Farmers continue to be left out of the conversation, says KAP president
Representatives from the Keystone Agricultural Producers (KAP) are calling on the Government of Canada to consider what farmers already do to help mitigate climate change when making changes to the carbon tax.
“Agriculture is one of the unique industries that has the ability to take carbon dioxide from the air, turn it into carbon in the soils, either short term in the products or long term in soil, and release oxygen. Those things have not been recognized by the federal government,” said Bill Campbell, president of KAP.
Recently, the federal government announced the carbon tax in provinces without their own emission reduction plan will continue to rise after 2022. It would hit $170 per tonne by 2030 under the new climate change plan.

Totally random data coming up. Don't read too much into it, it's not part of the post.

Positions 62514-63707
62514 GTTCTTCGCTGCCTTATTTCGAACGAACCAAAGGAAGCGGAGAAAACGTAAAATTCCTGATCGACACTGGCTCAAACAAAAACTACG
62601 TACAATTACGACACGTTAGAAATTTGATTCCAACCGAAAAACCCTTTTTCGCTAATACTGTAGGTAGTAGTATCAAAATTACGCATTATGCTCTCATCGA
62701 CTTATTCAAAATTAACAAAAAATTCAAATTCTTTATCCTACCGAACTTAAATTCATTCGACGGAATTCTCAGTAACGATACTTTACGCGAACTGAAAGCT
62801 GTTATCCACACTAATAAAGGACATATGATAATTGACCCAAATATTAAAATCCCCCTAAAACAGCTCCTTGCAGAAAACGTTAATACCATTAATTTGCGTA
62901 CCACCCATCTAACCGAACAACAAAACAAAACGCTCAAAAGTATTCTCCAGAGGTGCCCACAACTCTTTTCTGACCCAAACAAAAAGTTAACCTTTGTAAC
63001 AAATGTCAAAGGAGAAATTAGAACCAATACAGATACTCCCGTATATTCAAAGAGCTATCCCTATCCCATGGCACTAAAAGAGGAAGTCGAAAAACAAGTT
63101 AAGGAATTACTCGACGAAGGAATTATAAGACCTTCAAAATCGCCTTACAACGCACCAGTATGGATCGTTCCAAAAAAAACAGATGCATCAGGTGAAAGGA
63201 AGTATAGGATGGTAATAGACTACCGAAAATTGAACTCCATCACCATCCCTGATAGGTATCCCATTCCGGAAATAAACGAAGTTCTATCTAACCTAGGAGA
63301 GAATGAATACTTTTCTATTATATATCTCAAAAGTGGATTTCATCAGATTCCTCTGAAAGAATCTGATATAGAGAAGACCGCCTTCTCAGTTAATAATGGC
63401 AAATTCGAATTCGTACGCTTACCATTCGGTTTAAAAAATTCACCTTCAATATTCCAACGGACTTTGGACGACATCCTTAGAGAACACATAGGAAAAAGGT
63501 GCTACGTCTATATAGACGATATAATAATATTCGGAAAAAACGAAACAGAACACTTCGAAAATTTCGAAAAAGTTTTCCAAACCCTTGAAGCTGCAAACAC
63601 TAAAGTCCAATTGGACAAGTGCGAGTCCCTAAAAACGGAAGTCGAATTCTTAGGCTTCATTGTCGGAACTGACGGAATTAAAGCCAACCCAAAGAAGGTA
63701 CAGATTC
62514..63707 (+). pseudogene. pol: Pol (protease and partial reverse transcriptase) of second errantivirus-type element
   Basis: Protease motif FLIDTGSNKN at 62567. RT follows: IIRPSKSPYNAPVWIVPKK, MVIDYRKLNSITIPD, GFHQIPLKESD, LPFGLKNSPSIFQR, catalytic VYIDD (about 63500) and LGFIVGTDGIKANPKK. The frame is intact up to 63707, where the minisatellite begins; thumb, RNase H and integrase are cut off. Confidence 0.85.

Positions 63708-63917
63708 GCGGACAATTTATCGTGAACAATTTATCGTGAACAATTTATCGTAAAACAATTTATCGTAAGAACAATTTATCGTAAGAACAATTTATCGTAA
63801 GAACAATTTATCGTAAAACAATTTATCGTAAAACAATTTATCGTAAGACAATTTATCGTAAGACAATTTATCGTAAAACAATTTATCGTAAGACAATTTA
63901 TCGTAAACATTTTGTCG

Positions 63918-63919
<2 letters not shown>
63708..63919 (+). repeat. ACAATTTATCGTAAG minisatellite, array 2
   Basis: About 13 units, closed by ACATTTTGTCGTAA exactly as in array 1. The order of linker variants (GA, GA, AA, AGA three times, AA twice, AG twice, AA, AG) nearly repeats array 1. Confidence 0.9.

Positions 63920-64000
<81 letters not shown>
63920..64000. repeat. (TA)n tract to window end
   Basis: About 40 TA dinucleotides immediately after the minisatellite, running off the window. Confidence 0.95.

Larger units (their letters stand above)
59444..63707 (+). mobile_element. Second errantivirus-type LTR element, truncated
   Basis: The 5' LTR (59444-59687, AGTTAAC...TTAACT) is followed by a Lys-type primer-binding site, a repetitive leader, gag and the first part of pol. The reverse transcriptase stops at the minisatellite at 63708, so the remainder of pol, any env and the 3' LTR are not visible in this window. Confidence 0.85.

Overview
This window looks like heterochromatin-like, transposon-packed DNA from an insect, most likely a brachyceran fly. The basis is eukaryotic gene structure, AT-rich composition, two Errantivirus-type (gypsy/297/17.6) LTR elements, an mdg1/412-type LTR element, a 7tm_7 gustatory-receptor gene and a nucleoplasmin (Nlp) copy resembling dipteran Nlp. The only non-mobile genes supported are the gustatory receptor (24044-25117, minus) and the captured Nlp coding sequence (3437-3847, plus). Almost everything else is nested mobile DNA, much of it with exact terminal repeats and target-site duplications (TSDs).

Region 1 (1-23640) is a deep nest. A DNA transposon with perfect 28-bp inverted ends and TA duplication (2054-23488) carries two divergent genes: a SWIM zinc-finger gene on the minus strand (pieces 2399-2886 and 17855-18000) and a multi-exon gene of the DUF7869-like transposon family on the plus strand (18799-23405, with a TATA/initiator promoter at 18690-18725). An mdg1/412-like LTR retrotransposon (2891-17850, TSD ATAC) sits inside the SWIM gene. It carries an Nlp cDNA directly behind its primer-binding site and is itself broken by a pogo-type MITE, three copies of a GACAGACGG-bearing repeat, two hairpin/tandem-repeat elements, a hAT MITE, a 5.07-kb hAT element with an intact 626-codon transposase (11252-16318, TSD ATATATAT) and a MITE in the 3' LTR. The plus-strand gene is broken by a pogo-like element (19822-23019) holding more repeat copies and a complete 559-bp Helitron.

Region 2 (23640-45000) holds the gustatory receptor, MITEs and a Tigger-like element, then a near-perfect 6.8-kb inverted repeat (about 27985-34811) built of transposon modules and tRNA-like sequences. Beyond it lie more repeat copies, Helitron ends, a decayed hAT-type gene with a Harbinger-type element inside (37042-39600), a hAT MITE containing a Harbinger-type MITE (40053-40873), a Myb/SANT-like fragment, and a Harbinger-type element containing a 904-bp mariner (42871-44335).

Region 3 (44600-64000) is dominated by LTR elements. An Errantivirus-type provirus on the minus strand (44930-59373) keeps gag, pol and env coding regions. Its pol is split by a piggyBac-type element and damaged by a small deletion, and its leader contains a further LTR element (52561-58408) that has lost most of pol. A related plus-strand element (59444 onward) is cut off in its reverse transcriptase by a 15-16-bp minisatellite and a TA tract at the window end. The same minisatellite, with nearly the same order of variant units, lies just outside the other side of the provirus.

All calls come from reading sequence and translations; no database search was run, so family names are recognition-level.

The plan fails to consider how farmers are already contributing to reducing carbon with their farming practices and this hurts farmers when it comes to the carbon tax, said Campbell.
“The federal government has made this announcement with concrete financial implications with a carbon tax of $170 in 2030. Their suggestions of adaptation are based on philosophies and whimsical ideas and words, and those are not concrete plans that a producer can venture into and ensure that he will be around to maintain their farm and their farming practices,” Campbell told Farms.com.
KAP staff worked at taking steps in 2020 to have farmers more included in the federal consultations, and will continue to do so, but more needs to be done to support farmers, said Campbell.
“If we continue to have these type of government policies, be it the carbon tax or the clean fuel strategy, without proper consultation and awareness of what agriculture brings to the economy, we have great concerns about how we will adapt and how we will change and how Canada will thrive in the new world,” he said.